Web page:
Beyond Traditional Scientific Output

The Typology, the Journal and the CRCL22 and 23 Conferences are decidedly breakthroughs in terms of legal innovation, both on a theoretical and a practical level. Though the Conferences were foreseen in the proposal, the Typology and the Journal were not planned.

All three have been discussed extensively under Goals and Objectives and Novel Methodologies: the Cross-Disciplinary Approach. It makes no sense to repeat the same argument here, but the novelty and breakthroughs can be summarised as follows:

  1. They all show rather than merely tell what a cross-disciplinary approach entails
  2. They create middle ground for CS and LAW to meet, engage and learn, without suggesting that lawyers should become computer scientists or vice versa
  3. They generate and feed on genuine knowledge from, about and concerning the other discipline, promoting a better understanding of the methodological integrity of the other discipline, resisting the one colonising the other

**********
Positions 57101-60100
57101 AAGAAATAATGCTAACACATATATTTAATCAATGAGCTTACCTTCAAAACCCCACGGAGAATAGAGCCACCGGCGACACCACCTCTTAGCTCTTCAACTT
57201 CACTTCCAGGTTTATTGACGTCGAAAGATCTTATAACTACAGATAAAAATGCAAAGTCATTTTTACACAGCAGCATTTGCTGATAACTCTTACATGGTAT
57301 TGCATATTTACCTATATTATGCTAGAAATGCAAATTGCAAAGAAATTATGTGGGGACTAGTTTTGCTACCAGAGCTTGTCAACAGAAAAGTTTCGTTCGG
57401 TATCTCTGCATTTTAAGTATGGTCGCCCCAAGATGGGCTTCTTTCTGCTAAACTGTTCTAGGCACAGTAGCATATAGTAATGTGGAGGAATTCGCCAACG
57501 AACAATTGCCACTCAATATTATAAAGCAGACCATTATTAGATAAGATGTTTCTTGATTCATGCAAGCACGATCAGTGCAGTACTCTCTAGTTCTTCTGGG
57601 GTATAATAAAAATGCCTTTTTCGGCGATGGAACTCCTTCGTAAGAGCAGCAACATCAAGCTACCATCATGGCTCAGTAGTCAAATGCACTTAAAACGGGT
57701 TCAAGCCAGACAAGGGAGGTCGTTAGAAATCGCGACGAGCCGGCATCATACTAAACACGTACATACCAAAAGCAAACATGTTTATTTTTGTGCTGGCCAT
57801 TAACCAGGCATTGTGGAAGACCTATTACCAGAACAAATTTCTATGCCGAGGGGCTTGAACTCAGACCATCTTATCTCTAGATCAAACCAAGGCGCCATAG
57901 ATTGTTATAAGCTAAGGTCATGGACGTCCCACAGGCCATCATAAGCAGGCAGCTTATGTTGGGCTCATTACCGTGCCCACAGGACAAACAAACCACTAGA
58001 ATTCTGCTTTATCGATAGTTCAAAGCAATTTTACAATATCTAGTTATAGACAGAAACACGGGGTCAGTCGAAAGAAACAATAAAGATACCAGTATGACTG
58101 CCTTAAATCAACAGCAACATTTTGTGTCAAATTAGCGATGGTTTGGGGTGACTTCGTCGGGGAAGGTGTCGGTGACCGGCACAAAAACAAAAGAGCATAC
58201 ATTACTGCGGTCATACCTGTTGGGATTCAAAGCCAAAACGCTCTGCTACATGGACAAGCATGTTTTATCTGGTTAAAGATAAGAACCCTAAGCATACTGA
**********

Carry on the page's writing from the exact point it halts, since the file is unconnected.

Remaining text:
4. They enable a rethinking of legal method in light of the move from a text-driven to data- and code-driven information and communication infrastructure, forefronting the need for testability, contestability and the foreseeability of adverse impact on legal protection
  5. They offer a method and a platform for lawyers and developers to better grasp both the limits and the possible contributions of specific legal technologies
  6. They require that lawyers neither reject nor embrace legal technologies, instead learning to question, investigate and better understand which applications offer what real-world functionality
  7. They are built on and designed to induce mutual respect, scientific and professional curiosity between legal scholarship and computer science, and between legal practitioners and tech developers in the realm of computational ‘law’